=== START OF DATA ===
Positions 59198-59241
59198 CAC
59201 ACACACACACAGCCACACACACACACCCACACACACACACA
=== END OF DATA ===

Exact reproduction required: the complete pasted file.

Positions 59198-59241
59198 CAC
59201 ACACACACACAGCCACACACACACACCCACACACACACACA